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latitudes where the winter is scarcely felt on the Old continent, it reigns with great severity in America, though during a Mort period. Nor does this cold, prevalent in the New World, confine itself to the temperate zones; but extends its influence to the torrid zone, also, confiderably mitigating the excess of its heat. Along the eastern coast, the climate, though more similar to that of the torrid zone in other parts of the earth, is nevertheless considerably milder than in those countries of Asia and Africa which lie in the same latitude. From the southern tropic to the extremity of the American continent, the cold is said to be much greater than in parallel northern latitudes even of America itself,

For this fo remarkable difference between the climate of the New continent and the Old, various causes have been alligned by different authers. The following is the opinion of the learned Dr. Robertson on this subject. Though the utmost extent of America towards the north be not yet discovered, we know that it advances nearer to the pole than either Europe or Afia. The latter have large seas to the north, which are open during part of the year; and, even when covered with ice, the wind that blows over them is less intensely cold than that which blows over land in the same latitudes. But, in America, the land stretches from the river St. Laurence towards the pole, and spreads out immensely to the west. A chain of enormous mountains, covered with snow and ice, runs through all this dreary region. The wind pasting over such an extent of high and frozen land, becomes so impregnated with cold, that it acquires a piercing keenness, which it retains in its progress through warmer climates; and is not entirely mitigated until it reach the gulph of Mexico. Over all the continent of North America, a north-westerly wind and excessive cold are synonymous terms. Even in the most sultry weather, the moment that the wind veers to that quarter, its penetrating influence is felt in a transition from heat to cold no less violent than sudden, To this powerful cause we may ascribe the extraordinary dominion of cold, and its violent in-roads into the southern provinces in that part of the globe.

" Other causes, no less remarkable, diminish the active power of heat in those parts of the American continent which lie between the tropics, In all that portion of the globe, the wind blows in an invariable direction from east to weit. As this wind holds its course across the ancient continent, it arrives at the countries which stretch along the western shore of - Africa, inflamed with all the fiery particles which it hath collected from the sultry plains of Asia, and the burning fands in the African desarts, The coast of Africa is accordingly the region of the earth which feels

the

torrid zone.

the mot fervent heat, and is exposed to the unmitigated ardour of the

But this fame wind, which brings such an accession of warmth to the countries lying between the river of Senegal and Cafraria, traverses the Atlantic ocean before it reaches the American shore. It is cooled in its paffage over this vast body of water; and is felt as a refreshing gale along the coasts of Brafil and Guiana, rendering those countries, though amongst the warmest in America, temperate, when compared with those which lie opposite to them in Africa. As this wind advances in its course across America, it meets with immense plains covered with impenetrable forests; or occupied by large rivers, marshes, and stagnating waters, where it can recover no considerable degree of heat. At length it arrives at the Andes, which run from north to south through the whole continent. In passing over their elevated and frozen summits, it is so thoroughly cooled, that the greater part of the countries beyond them hardly feel the ardour to which they seem exposed by their situation. In the other provinces of America, from Terra Firma westward to the Mexican empire, the heat of the climate is tempered, in some places, by the elevation of the land above the sea; in others, by their extraordinary humidity; and in all, by the enormous mountains fcattered over this tract. The islands of America in the torrid zone are either small or mountainous, and are fanned alternately by refreshing sea and land breezes. « The causes of the extra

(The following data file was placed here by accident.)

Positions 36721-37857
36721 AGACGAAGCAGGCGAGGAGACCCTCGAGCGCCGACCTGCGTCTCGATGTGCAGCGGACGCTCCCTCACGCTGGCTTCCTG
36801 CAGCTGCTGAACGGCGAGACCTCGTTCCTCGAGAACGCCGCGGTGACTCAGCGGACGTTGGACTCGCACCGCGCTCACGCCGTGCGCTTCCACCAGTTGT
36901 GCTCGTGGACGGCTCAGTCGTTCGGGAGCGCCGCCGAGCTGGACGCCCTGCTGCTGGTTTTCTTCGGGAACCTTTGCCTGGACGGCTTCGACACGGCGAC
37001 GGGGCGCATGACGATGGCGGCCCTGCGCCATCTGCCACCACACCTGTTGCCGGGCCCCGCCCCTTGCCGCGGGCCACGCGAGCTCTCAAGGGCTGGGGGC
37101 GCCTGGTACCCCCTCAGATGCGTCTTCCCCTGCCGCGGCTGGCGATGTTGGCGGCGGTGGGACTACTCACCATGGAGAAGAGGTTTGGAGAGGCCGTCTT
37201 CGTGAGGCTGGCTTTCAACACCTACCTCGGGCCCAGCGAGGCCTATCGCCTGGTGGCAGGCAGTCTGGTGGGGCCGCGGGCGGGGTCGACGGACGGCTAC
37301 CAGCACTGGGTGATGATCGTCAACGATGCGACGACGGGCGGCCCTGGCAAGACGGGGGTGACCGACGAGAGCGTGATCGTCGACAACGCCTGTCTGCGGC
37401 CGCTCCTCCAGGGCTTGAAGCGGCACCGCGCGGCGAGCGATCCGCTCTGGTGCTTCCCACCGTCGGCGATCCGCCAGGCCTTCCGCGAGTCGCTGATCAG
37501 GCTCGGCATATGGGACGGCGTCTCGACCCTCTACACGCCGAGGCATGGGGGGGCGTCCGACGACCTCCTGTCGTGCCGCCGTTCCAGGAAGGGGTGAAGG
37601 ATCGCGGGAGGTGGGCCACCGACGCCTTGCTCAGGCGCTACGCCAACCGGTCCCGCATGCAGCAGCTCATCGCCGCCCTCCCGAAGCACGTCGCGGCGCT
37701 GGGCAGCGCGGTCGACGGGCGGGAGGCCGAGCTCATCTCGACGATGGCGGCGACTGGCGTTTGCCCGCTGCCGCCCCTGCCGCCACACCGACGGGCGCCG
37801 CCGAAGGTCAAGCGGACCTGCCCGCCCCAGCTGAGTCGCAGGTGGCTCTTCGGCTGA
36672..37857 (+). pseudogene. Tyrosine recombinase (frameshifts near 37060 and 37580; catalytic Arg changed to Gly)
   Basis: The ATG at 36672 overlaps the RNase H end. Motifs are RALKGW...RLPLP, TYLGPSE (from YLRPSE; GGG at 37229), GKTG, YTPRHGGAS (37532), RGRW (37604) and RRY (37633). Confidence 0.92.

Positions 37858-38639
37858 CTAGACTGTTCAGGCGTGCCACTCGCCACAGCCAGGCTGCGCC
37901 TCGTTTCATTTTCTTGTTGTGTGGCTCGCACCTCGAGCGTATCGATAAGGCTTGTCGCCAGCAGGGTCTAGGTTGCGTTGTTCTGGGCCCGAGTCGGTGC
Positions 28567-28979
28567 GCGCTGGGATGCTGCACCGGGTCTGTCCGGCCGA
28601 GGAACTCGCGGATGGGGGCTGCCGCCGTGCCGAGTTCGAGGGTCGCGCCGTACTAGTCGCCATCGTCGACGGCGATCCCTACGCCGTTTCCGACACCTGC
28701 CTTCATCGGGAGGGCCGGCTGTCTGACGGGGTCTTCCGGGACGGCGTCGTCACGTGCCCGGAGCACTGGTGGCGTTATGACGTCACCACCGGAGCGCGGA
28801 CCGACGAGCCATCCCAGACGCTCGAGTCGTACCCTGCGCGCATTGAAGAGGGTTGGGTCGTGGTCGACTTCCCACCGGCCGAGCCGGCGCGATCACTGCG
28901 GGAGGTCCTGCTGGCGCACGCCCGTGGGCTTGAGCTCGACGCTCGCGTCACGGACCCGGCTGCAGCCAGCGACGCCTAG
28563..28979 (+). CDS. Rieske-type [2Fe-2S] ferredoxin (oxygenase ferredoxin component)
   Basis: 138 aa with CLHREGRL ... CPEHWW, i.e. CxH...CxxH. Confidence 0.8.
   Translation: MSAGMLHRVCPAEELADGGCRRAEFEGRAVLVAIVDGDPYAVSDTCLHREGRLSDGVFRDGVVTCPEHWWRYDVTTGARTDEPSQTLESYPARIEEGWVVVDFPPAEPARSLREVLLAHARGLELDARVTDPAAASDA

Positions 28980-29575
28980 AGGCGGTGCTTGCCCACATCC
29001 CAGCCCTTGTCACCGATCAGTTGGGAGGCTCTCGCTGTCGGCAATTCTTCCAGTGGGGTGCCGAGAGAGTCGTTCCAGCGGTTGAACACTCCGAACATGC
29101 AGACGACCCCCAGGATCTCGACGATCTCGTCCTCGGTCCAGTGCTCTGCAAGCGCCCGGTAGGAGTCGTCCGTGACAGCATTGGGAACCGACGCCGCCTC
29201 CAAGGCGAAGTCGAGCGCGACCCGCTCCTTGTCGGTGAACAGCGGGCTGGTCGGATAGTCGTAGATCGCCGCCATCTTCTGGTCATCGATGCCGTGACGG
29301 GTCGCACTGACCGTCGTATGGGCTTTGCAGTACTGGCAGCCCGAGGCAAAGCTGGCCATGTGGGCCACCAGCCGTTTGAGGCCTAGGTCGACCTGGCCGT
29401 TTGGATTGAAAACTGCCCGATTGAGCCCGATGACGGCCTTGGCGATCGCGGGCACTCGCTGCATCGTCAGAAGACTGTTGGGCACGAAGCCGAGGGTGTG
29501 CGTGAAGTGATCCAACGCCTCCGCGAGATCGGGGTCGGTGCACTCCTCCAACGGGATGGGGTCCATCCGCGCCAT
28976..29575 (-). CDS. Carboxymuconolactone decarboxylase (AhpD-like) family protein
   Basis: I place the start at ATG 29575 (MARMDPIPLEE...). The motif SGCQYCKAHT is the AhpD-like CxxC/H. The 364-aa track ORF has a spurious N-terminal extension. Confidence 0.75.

traordinary cold towards the southern limits of America, and in the seas beyond it, cannot be ascertained in a manner equally fatisfying. It was long supposed, that a vast continent, diftinguished by the name of Terra Australis Incognita, lay between the fouthern extremity of America and the antarctic pole. The same principles which account for the extraordinary degree of cold in the northern regions of America, were employed in order to explain that which is felt at Cape Horn and the adjacent countries. The immense extent of the southern continent, and the rivers which it poured into the ocean, were mentioned and admitted by philosophers as causes sufficient to occasion the unusual sensation of cold, and the still more uncommon appearances of frozen feas in that region of the globe. But the imaginary continent to which such influence was ascribed having been searched for in vain, and the space which it was supposed to occupy having been tound to be an open sea, new conjectures must be formed with respect to the causes of a temperature of climate, fo extremely different from that which we experience in countries removed at the fame distance from the opposite pole,

VI

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No. II.

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“ The most obvious and probable cause of this superior degree of cold towards the southern extremity of America, seems to be the form of the continent there. Its breadth gradually decreases as it stretches from St. Antonio southwards, and from the bay of St. Julian to the straits of Magellan its dimensions are much contracted. On the east and west sides, it is washed by the Atlantic and Pacific oceans. From its southern point, it is probable that an open sea ftretches to the antaretic pole. In whichever of these directions the wind blows, it is cooled before it approaches the Magellanic regions, by passing over a vast body of water ; nor is the land there of such extent, that it can recover any considerable degree of heat in its progress over it. These circumstances concur in rendering the temperature of the air in this district of America more fimilar to that of an insular, than to that of a continental climate ; and hinder it from acquiring the same degree of summer-heat with places in Europe and Asia, in a corresponding northern latitude. The north wind is the only one that reaches this part of America, after blowing over a great continent. But, from an attentive survey of its position, this will be found to have a tendency rather to diminish than augment the degree of heat. The southern extremity of America is properly the termination of the immense ridge of the Andes, which stretches nearly is a direct line from north to south, through the whole extent of the continent. The most sultry regions in South America, Guiana, Brasily Paraguay, and Tucuman, lie many degrees to the east of the Magellanit regions. The level country of Peru, which enjoys the tropical heats, is situated considerably to the west of them. The north wind, then, though it blows over land, does not bring to the fouthern extremity of America an increase of heat collected in its paffage over torrid regions ; but, before it arrives there, it must have fwept along the summit of the Andes, and come impregnated with the cold of that frozen region.”